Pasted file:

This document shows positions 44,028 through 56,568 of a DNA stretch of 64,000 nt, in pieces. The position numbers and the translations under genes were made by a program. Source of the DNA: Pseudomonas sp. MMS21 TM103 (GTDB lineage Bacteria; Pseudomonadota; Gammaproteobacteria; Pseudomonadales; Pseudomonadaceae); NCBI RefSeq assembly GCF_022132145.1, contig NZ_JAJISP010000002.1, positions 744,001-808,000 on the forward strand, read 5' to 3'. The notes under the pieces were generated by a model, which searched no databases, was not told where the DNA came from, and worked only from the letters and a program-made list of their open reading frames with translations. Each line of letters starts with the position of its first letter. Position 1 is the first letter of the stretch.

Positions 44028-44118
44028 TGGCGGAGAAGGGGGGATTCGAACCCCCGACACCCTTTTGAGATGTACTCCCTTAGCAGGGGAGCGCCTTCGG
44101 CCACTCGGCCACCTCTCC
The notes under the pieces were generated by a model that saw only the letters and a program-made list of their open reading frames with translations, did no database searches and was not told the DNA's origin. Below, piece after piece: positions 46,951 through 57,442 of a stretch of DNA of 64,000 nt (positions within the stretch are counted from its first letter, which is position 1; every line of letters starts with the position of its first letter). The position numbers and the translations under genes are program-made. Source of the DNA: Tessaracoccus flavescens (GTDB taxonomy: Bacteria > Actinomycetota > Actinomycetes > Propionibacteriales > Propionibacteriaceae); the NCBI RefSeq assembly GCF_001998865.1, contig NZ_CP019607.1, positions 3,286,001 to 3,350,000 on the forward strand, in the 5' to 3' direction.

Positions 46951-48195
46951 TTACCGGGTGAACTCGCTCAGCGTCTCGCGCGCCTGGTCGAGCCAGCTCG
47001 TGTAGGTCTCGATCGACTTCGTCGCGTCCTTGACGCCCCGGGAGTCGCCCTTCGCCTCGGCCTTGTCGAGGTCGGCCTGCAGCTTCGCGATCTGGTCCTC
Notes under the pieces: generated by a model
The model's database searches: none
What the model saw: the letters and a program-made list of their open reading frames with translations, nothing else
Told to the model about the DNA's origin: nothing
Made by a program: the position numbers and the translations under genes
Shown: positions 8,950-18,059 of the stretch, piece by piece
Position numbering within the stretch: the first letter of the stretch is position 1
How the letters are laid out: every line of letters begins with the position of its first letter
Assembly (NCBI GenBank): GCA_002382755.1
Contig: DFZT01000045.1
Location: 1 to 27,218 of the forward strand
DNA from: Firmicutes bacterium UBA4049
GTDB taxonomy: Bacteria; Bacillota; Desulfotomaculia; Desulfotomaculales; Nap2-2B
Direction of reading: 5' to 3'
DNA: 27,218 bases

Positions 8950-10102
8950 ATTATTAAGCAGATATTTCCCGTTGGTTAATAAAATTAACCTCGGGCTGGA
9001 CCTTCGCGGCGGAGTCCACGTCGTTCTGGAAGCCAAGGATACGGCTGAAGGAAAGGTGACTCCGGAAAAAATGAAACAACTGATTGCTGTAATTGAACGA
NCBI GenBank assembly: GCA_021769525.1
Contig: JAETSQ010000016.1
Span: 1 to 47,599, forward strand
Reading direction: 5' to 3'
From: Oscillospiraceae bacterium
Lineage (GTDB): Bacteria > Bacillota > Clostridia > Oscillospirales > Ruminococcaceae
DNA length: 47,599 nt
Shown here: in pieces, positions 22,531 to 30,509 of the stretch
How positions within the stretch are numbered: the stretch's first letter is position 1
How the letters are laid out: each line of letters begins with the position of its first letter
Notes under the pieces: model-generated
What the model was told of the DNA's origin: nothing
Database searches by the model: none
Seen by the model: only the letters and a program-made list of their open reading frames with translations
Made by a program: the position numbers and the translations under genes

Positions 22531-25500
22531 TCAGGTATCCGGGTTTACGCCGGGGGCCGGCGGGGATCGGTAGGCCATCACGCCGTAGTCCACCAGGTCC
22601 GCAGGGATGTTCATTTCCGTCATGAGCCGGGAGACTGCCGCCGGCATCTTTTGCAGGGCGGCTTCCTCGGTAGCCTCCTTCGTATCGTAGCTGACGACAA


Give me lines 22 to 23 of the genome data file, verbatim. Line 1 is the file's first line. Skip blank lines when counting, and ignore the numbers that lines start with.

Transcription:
Direction of reading: 5' to 3'
DNA: 27,218 bases